Beijing (AFP) Sept 23, 2010
Typhoon Fanapi, one of the strongest storms to hit China in years, has left 54 people dead and 42 missing in flooding and landslides in the south of the country, state media said Thursday.
Xinhua news agency said 79,000 people had been evacuated due to Fanapi, which hit China on Monday a day after raking Taiwan with heavy rains, killing two people and leaving more than 100 injured on the island.
All of China's deaths occurred in the southern province of Guangdong, which has been battered by its worst rains in a century, it said.
Authorities in Guangdong had to use helicopters to air-drop relief supplies to victims in some areas, it added, quoting provincial flood control authorities.
Of those missing, 25 people disappeared in a rain-triggered mudslide, state media reports had said.
Typhoon-related disasters have destroyed more than 3,600 homes and caused economic losses in excess of two billion yuan (300 million dollars), Xinhua said.
Fanapi made landfall in Fujian province in the southeast but no casualties have been reported there.
The storm, which has weakened to a low-pressure system, has moved westward, bringing torrential rains in its wake and hitting Guangdong hardest.
At its strongest point, when it hit Taiwan on Sunday, Fanapi was packing winds of up to 220 kilometres an hour and dumped up to 100 centimetres of rain in the south of the island.
This summer, floods and related disasters triggered by torrential rains ravaged wide areas of China, killing more than 3,100 people and causing the evacuation of more than 15 million, according to government figures.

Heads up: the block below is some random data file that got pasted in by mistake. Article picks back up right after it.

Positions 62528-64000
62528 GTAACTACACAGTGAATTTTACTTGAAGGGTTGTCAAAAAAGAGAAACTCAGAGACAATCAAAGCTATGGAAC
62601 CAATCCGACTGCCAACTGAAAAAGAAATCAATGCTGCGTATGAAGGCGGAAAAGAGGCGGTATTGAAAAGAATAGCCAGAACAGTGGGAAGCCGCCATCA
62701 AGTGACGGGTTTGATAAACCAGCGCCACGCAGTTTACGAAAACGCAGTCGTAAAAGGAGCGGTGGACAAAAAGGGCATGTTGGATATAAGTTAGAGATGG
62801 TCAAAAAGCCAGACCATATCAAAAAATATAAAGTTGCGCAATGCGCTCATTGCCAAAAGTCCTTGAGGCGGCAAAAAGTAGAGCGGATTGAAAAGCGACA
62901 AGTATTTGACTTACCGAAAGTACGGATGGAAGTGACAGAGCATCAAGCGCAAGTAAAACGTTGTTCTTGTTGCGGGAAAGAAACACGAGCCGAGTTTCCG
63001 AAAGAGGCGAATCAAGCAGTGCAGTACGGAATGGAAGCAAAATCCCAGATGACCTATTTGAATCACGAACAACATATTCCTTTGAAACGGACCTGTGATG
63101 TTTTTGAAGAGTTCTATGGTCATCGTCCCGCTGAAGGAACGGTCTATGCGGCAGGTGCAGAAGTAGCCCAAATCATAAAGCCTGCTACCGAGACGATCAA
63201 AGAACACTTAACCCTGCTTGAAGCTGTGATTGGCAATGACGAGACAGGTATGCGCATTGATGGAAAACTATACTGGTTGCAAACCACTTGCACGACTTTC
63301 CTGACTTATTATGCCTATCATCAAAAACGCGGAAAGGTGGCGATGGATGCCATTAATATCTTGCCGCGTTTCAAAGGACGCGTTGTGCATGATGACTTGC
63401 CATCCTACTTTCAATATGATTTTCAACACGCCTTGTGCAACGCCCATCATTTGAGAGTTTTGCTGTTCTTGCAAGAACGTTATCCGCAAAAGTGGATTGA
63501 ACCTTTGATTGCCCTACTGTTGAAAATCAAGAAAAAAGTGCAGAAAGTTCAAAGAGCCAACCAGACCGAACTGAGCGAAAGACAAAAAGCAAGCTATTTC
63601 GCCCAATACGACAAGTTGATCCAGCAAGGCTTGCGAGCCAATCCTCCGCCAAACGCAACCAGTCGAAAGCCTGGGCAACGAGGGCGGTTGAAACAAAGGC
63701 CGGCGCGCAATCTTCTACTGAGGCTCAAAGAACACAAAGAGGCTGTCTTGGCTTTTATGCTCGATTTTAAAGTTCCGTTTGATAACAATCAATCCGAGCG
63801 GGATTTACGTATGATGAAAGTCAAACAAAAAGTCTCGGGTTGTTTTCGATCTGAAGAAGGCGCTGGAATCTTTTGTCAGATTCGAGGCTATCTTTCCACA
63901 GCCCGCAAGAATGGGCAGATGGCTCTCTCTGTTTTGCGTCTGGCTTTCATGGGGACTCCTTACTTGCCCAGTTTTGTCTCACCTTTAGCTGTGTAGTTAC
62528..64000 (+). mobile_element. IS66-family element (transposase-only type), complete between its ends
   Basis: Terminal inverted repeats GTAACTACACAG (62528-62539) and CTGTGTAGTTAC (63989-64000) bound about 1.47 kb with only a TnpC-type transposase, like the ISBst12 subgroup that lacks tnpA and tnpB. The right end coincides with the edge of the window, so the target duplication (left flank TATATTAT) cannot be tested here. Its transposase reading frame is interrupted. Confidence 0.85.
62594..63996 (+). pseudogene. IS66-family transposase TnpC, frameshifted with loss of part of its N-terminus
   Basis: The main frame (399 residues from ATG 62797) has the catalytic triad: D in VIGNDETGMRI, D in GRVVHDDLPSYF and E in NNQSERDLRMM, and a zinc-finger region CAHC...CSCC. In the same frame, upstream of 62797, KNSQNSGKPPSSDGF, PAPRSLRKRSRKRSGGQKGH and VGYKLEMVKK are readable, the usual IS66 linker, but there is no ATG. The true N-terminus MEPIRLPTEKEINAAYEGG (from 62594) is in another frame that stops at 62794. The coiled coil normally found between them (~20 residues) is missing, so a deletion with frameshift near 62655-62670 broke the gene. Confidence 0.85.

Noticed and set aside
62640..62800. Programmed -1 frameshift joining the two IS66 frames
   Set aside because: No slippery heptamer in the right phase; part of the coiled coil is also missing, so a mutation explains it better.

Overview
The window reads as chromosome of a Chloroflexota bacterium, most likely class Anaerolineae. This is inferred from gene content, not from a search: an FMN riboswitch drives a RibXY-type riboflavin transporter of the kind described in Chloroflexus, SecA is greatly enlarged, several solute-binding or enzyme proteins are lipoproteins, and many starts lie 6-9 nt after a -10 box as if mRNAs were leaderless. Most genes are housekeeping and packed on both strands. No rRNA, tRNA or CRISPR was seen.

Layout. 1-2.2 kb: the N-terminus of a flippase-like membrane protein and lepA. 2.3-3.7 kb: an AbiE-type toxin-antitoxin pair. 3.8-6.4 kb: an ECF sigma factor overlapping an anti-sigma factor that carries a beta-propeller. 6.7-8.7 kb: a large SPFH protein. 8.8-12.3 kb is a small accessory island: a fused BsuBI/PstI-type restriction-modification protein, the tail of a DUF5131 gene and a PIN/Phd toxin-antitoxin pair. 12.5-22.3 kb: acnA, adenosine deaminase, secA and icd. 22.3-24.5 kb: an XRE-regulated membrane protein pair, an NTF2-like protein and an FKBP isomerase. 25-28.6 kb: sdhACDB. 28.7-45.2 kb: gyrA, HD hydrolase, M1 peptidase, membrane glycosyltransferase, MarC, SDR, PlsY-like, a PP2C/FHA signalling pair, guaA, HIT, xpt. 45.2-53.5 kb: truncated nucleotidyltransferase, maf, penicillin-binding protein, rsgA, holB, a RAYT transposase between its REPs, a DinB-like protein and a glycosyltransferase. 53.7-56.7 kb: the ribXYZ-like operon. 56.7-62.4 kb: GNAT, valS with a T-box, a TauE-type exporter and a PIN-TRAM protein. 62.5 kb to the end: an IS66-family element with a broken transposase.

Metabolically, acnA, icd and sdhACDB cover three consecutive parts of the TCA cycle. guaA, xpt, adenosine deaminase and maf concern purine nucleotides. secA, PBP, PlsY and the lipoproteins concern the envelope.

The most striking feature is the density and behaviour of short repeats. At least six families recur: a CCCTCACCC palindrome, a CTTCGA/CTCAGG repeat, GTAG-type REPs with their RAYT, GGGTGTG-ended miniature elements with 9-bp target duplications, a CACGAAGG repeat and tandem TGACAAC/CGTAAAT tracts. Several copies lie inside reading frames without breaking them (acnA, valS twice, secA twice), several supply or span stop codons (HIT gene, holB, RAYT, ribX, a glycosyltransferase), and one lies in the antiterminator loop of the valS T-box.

earlier related report
The region is facing one of the most intense rainy seasons in the last 60 years, with flooding and landslides that have killed more than 300 people and caused serious damage.
Matthew is forecast to make landfall near the Nicaragua-Honduras border late Friday or early Saturday, and authorities are bracing for more flooding as soil across much of Central America is already saturated with water from the season's earlier storms.
At 2100 GMT, the center of Matthew was about 435 miles (700 kilometers) east of Puerto Cabezas, Nicaragua, packing maximum sustained winds of 40 miles (65 kilometers) per hour, with higher gusts, the Miami-based National Hurricane Center said.
"Additional strengthening is forecast during the next 48 hours, and Matthew could become a hurricane by Saturday," the NHC said, adding that the storm was moving towards the west at 16 miles (26 kilometers) per hour.
Matthew is expected to dump between six and 10 inches of rain over parts of Nicaragua and Honduras, with up to 15 inches possible in isolated areas.
"These rainfall totals may produce life threatening flash floods and mud slides," the NHC said.
A storm surge "is expected to produce some coastal flooding near and to the north" of the area the center of where Matthew makes landfall. "Near the coast, the surge will be accompanied by large and dangerous waves."
On its forecast track, the center of Matthew will graze the northern coast of Honduras, then cross water again in a northwesterly direction and strike Belize on Tuesday, and Mexico's Yucatan peninsula the following days.
Since the arrival of Tropical Storm Agatha in late May, heavy rain has caused destruction in Guatemala, Nicaragua, Honduras and El Salvador.
Costa Rica, Honduras and Nicaragua all declared states of alert. Only Panama will be spared in the region.
Guatemalan President Alvaro Colom declared a "state of national emergency" on Saturday due to the heavy rain and flooding. At least 36 people have been killed in Guatemala, 40 people are missing, and some 11,500 evacuated by the flooding, which has caused some 1.5 billion dollars in damage.
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